Fairbrass elaborated on the powerful narrative being built for SA that included arguments such as the inconsistency of the UK’s post-Brexit ‘Global Britain’ strategy with respect to Red List restrictions.
“There is a significant body of people in the UK who feel it is double standards to highlight new trading relationships while keeping restrictions in place.”
Gillian Saunders, Independent Tourism and Hospitality Adviser, who is focusing on the science behind the lobby, said vaccinating South Africans was critically important to get the country off the Red List, however she was not optimistic that SA would achieve a 60% vaccination level in the timeline available.
Other key factors in the UK assessment included the rate of infection, the prevalence of variants of concern and the country’s access to reliable scientific data and genomic sequencing.
This meant that other science-led arguments such as the low transmissibility of the Beta variant and herd immunity also needed to be put forward, however the Delta variant was a wild card at the moment.
“Looking at the data, SA had a very limited lockdown and no vaccines during the second wave, yet the second wave did not spread more rapidly than the first. The second wave was bigger than the first, but nearly all contained in two provinces. The difference in the trajectory is caused by super-spreader events, which is about behaviour, not transmissibility of the virus, but this doesn’t get factored into any of the ways that transmissibility is assessed.”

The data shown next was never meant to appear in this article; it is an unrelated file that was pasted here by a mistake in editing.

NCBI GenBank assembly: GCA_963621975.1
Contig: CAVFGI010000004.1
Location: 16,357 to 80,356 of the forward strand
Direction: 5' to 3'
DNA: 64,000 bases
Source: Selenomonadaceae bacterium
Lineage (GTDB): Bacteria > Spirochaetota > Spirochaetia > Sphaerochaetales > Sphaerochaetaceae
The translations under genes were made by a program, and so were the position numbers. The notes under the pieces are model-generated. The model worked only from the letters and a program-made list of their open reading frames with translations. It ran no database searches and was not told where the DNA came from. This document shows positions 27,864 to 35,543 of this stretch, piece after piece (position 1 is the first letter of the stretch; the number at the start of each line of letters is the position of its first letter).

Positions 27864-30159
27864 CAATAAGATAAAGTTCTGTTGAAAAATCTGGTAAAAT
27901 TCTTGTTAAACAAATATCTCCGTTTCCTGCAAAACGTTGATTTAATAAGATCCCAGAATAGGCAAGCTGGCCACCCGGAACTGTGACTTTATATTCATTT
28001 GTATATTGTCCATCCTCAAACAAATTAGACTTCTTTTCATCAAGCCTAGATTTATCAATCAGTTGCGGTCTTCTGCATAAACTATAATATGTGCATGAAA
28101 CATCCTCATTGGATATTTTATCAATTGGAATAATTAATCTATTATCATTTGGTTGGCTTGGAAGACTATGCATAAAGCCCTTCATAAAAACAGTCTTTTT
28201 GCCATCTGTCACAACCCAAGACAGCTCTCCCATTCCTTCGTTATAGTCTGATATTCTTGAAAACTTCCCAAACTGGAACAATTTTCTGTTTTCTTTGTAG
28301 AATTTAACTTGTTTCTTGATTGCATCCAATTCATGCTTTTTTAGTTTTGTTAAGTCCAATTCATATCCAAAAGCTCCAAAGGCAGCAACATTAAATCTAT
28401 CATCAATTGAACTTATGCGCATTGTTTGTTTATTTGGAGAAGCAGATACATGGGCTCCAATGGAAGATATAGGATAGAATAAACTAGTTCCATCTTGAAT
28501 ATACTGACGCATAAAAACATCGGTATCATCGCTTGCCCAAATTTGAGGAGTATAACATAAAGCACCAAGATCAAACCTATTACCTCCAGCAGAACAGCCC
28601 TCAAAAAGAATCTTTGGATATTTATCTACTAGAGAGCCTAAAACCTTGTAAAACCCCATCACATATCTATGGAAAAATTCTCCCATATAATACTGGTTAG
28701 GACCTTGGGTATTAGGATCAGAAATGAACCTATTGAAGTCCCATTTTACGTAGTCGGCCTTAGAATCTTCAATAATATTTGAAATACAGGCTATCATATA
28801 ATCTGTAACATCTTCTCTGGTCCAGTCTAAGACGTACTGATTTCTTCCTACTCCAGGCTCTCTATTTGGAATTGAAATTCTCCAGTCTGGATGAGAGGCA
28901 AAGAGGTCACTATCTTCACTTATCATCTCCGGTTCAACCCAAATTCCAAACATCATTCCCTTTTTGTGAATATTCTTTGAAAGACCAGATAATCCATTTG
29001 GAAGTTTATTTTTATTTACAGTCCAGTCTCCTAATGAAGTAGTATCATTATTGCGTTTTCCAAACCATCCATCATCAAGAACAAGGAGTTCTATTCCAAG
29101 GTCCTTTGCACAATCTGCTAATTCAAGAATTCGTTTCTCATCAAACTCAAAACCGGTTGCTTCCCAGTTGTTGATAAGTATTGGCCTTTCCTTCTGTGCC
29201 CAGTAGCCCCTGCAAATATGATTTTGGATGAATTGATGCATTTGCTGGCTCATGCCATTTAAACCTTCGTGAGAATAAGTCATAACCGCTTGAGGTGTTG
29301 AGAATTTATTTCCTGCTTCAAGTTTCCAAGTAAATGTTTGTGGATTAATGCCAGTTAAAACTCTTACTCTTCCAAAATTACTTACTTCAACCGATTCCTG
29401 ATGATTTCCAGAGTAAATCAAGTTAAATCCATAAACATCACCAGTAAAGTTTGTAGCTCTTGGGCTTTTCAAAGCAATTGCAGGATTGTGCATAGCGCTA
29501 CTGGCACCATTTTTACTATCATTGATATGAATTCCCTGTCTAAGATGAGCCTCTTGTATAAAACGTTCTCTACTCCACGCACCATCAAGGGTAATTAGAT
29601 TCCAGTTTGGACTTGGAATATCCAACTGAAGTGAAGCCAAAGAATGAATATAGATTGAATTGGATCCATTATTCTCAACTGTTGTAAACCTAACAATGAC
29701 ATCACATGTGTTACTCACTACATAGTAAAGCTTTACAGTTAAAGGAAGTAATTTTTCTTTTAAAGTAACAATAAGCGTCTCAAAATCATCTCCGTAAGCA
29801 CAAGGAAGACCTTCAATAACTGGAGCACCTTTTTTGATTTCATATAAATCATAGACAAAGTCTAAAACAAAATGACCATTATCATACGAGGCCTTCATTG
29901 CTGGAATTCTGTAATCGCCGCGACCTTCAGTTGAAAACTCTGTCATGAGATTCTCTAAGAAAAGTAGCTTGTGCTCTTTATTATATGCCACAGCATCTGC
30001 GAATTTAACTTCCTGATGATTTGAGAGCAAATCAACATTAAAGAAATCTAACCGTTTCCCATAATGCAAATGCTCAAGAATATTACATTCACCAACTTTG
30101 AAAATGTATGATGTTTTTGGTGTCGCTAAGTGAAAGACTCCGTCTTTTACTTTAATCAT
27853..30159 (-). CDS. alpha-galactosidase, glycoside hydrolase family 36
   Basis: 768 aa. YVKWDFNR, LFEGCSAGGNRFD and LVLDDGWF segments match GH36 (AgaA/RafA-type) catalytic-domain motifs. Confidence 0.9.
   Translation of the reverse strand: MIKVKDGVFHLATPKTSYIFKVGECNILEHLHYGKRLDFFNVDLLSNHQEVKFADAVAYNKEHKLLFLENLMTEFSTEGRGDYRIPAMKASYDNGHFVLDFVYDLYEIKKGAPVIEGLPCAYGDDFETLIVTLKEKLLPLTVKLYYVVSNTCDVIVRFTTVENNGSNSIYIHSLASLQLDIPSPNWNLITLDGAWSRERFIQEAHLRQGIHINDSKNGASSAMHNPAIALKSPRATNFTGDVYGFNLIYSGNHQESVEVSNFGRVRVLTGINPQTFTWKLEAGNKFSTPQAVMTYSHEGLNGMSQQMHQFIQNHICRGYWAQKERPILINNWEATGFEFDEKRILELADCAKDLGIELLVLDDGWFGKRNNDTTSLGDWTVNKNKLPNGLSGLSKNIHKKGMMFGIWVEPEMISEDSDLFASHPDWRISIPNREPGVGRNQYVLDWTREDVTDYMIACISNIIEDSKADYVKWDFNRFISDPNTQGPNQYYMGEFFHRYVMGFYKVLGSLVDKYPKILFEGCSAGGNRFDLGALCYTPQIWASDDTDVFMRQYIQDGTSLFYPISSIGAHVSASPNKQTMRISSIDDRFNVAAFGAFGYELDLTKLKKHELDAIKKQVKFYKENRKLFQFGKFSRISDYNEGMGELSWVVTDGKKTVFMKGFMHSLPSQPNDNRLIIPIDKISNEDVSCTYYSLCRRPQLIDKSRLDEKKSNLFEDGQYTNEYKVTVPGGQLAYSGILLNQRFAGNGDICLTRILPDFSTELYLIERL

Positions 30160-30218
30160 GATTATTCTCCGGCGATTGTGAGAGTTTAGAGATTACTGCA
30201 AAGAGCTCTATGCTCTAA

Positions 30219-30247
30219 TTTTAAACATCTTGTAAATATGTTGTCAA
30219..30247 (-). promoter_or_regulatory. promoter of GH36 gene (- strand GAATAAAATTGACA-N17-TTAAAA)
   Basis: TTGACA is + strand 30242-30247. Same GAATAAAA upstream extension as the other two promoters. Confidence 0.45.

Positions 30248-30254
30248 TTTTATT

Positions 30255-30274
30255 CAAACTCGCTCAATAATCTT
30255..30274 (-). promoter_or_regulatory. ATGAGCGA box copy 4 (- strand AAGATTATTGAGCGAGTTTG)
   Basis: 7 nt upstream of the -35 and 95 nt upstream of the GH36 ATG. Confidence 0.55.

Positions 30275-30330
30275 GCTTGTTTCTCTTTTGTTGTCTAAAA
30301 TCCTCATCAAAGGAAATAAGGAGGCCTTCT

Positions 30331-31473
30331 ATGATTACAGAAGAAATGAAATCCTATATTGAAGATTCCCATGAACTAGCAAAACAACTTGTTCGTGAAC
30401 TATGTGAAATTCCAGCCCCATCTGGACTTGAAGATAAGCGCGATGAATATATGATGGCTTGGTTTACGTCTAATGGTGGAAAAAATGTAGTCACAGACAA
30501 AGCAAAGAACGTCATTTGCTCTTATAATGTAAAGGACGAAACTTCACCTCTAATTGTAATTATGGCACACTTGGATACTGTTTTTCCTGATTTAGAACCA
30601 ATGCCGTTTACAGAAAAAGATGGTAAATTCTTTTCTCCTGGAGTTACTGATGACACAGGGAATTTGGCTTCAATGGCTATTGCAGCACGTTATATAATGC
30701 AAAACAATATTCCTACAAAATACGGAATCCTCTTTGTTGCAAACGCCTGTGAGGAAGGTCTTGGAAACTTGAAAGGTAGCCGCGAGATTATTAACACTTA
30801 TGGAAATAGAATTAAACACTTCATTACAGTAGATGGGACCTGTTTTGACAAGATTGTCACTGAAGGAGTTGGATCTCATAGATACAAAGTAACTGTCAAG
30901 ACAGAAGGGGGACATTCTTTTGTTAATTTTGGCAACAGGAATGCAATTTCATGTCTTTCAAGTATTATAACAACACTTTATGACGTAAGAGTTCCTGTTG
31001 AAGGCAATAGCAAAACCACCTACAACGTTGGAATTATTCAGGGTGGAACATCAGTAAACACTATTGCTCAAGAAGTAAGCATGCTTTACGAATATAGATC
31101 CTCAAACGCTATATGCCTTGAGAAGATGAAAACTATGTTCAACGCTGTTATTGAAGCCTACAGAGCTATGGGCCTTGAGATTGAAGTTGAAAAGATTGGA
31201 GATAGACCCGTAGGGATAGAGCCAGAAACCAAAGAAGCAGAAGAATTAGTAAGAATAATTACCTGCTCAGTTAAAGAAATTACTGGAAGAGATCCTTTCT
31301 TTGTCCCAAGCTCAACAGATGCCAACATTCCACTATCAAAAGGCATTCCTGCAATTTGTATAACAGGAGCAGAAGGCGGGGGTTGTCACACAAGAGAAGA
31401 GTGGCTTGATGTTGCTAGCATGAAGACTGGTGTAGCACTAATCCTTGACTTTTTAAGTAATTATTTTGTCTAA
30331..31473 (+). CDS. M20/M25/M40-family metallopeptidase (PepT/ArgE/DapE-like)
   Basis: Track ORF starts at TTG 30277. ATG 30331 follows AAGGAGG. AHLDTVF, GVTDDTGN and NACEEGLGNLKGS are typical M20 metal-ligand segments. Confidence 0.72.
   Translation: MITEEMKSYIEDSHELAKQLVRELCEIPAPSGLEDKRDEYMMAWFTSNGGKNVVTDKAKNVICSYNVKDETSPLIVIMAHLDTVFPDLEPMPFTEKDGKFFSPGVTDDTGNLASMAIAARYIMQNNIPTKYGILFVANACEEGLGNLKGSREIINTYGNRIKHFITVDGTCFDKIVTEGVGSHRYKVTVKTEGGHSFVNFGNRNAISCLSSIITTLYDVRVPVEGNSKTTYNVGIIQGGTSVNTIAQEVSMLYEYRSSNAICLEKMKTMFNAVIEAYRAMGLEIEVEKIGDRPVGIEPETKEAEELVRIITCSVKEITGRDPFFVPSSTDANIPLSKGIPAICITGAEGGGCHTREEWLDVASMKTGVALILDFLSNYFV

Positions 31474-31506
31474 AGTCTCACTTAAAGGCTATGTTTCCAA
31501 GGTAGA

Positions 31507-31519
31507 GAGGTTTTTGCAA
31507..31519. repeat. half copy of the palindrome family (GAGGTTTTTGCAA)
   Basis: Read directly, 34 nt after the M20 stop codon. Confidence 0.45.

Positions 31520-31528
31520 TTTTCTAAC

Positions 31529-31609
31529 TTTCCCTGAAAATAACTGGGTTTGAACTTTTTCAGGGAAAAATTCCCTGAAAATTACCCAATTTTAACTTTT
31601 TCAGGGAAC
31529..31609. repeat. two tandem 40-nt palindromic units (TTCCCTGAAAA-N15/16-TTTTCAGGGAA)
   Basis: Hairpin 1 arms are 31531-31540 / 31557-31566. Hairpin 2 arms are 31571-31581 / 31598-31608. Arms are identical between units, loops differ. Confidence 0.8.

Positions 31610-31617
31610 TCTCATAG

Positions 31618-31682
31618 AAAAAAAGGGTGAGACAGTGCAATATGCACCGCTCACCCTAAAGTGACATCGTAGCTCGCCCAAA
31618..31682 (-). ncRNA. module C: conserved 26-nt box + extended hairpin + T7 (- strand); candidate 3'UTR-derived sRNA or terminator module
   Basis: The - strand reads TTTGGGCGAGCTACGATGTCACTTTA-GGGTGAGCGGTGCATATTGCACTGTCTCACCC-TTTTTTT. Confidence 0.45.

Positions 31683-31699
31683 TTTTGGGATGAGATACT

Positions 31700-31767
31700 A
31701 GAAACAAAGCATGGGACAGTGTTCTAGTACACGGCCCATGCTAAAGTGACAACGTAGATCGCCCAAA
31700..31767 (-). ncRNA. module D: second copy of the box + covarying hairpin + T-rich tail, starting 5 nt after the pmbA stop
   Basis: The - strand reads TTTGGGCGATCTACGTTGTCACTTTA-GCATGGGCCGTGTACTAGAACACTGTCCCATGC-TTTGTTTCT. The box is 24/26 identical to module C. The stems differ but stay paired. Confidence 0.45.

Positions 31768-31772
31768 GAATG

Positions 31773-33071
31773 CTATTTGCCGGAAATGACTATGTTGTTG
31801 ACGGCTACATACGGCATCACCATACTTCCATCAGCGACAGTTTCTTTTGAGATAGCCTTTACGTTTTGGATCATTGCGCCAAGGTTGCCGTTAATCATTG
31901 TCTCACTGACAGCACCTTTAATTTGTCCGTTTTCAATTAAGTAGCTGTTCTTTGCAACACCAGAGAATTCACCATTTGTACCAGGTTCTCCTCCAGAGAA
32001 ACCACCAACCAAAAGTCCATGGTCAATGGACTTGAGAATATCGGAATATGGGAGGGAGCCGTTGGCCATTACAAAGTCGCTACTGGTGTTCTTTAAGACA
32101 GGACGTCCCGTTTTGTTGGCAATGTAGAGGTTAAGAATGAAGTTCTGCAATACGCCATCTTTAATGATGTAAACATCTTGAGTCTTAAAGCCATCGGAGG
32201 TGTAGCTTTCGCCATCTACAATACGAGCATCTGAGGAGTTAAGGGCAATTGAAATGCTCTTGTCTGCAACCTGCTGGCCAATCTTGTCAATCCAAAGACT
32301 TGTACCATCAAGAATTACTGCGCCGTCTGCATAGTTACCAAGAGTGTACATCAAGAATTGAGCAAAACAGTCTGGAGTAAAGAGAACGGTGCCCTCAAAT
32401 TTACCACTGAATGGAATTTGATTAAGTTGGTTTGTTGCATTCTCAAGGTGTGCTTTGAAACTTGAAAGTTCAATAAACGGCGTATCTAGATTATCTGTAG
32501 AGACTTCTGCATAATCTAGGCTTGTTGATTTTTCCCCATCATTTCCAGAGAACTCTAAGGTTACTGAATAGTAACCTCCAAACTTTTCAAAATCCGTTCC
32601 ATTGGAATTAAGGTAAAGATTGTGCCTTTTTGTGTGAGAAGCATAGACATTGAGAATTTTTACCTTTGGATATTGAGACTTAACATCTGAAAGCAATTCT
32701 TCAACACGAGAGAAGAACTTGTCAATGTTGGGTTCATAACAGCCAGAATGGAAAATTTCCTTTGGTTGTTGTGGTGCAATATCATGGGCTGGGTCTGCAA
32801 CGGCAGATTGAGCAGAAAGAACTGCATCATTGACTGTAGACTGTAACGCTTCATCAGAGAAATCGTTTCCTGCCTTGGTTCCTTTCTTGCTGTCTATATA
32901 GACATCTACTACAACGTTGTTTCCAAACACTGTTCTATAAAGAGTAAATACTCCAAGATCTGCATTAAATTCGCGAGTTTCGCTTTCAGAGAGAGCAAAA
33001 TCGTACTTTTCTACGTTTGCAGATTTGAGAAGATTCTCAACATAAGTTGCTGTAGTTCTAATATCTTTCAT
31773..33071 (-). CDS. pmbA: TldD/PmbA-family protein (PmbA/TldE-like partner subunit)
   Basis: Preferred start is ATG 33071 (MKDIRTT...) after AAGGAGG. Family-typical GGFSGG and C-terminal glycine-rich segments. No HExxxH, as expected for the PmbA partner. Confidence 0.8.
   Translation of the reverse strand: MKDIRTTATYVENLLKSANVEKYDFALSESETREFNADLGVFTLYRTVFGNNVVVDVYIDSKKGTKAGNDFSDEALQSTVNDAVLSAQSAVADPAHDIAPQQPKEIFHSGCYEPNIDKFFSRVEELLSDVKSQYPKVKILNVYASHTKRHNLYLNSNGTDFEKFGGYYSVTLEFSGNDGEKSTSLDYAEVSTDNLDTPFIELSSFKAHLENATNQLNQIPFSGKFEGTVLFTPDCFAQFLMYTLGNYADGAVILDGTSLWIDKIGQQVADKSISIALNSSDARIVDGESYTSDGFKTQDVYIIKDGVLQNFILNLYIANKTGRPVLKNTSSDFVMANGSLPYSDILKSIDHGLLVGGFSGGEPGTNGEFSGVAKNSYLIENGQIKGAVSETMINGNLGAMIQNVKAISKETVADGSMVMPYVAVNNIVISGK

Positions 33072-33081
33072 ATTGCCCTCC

Highly political decision-making
Fairbrass said the political decision-making process around travel in the UK was fluid. “We pose questions in the House of Commons. We get answers. That enables us to play other cards, reposition and bring pressure to bear in different ways.”
He explained that a small clique of government ministers and senior advisers was determining travel policy, especially during the pandemic, and that decision-making was opaque (in reality highly political) and driven by focus groups as much as data.
“We see this, for example, where countries in Europe like France easily justified being put on the Red List for travel bans, but were not. While European destinations will have to open at some stage over the summer, I say the government is confident that it has broad popular support across the country for its restrictions on travel to destinations like SA.”
He said the travel industry was exerting political pressure, but it was destination neutral as well as focused on costs and opening up the most profitable routes.